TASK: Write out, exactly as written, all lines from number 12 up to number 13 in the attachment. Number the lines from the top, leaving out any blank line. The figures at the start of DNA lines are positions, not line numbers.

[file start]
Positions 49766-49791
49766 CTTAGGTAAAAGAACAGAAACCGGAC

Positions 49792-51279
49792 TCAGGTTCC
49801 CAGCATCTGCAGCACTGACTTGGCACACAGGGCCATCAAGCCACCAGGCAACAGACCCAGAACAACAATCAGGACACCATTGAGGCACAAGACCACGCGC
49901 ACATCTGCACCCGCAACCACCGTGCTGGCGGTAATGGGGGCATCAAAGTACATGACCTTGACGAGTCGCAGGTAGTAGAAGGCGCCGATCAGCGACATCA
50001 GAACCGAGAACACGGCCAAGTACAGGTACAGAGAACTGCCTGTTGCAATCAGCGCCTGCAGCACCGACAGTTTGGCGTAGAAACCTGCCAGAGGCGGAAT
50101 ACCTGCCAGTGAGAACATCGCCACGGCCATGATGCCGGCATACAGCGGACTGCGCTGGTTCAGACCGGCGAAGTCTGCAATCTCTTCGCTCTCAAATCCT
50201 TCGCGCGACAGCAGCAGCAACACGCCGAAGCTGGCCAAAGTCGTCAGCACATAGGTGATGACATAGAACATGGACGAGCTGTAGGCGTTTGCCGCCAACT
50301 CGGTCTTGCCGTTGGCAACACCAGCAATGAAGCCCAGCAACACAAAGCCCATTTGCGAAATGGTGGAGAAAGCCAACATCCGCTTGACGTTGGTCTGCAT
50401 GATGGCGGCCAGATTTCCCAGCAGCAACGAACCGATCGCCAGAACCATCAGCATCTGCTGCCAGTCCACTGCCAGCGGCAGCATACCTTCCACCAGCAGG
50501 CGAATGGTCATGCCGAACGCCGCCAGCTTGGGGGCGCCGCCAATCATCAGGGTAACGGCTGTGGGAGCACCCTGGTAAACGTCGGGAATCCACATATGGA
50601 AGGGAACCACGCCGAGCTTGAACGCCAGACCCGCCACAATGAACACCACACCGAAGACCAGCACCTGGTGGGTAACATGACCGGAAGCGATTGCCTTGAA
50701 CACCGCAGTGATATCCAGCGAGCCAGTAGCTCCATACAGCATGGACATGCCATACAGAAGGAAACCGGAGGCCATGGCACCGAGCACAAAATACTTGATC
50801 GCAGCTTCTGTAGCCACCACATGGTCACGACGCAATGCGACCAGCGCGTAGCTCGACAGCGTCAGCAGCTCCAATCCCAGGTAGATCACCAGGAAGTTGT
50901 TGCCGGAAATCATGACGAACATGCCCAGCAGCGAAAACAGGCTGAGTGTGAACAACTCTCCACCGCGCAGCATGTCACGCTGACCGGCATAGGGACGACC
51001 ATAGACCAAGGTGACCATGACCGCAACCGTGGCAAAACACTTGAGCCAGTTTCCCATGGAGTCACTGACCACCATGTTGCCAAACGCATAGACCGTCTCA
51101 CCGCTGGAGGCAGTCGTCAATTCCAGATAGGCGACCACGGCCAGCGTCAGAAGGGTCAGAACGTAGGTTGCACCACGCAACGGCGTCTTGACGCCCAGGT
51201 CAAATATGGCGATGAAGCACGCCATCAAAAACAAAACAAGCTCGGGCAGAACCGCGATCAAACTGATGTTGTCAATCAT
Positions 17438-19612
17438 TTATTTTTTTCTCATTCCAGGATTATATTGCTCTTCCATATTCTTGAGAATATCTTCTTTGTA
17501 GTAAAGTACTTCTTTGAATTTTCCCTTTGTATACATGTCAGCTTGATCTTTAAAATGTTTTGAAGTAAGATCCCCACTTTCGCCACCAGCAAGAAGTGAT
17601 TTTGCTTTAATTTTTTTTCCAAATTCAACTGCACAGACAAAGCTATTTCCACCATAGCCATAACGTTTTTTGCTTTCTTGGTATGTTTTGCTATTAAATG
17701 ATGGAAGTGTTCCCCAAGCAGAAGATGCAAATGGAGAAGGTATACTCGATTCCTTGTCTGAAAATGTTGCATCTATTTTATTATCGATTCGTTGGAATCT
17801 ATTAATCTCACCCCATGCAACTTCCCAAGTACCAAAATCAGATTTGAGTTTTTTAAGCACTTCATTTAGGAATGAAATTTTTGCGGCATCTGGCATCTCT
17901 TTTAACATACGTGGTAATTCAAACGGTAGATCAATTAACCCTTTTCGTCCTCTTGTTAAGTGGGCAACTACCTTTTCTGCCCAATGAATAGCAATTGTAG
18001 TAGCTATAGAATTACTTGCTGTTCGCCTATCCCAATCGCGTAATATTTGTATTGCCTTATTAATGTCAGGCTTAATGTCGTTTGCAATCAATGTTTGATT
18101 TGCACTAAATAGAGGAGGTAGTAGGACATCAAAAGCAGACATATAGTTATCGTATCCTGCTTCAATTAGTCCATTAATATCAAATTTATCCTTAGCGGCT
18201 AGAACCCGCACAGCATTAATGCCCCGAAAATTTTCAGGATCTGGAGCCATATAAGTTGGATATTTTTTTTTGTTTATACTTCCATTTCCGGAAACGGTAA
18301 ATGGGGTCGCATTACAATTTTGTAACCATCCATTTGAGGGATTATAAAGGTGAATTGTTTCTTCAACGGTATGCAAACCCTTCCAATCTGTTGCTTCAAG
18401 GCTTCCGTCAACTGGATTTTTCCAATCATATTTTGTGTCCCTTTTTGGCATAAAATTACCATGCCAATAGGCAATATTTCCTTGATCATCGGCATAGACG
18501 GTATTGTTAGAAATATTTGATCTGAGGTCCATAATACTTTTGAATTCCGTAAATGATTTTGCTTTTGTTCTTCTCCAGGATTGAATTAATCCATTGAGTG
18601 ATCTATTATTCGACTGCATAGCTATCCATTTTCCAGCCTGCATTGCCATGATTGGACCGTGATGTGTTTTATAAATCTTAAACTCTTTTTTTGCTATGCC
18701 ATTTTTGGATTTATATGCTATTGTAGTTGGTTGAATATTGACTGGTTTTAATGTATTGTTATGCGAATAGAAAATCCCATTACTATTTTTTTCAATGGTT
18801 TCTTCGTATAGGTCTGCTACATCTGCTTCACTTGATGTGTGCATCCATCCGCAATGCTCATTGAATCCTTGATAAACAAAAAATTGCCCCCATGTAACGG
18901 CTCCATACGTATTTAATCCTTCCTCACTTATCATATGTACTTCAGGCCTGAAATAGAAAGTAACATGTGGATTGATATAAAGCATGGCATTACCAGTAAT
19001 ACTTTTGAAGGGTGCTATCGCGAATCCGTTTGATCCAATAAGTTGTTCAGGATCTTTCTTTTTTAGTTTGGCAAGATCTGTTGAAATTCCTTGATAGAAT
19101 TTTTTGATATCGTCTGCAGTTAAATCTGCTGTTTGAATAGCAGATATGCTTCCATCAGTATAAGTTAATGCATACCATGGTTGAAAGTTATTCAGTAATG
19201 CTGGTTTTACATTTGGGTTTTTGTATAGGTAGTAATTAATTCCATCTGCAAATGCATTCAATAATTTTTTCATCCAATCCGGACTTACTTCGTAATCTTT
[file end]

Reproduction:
50501 CGAATGGTCATGCCGAACGCCGCCAGCTTGGGGGCGCCGCCAATCATCAGGGTAACGGCTGTGGGAGCACCCTGGTAAACGTCGGGAATCCACATATGGA
50601 AGGGAACCACGCCGAGCTTGAACGCCAGACCCGCCACAATGAACACCACACCGAAGACCAGCACCTGGTGGGTAACATGACCGGAAGCGATTGCCTTGAA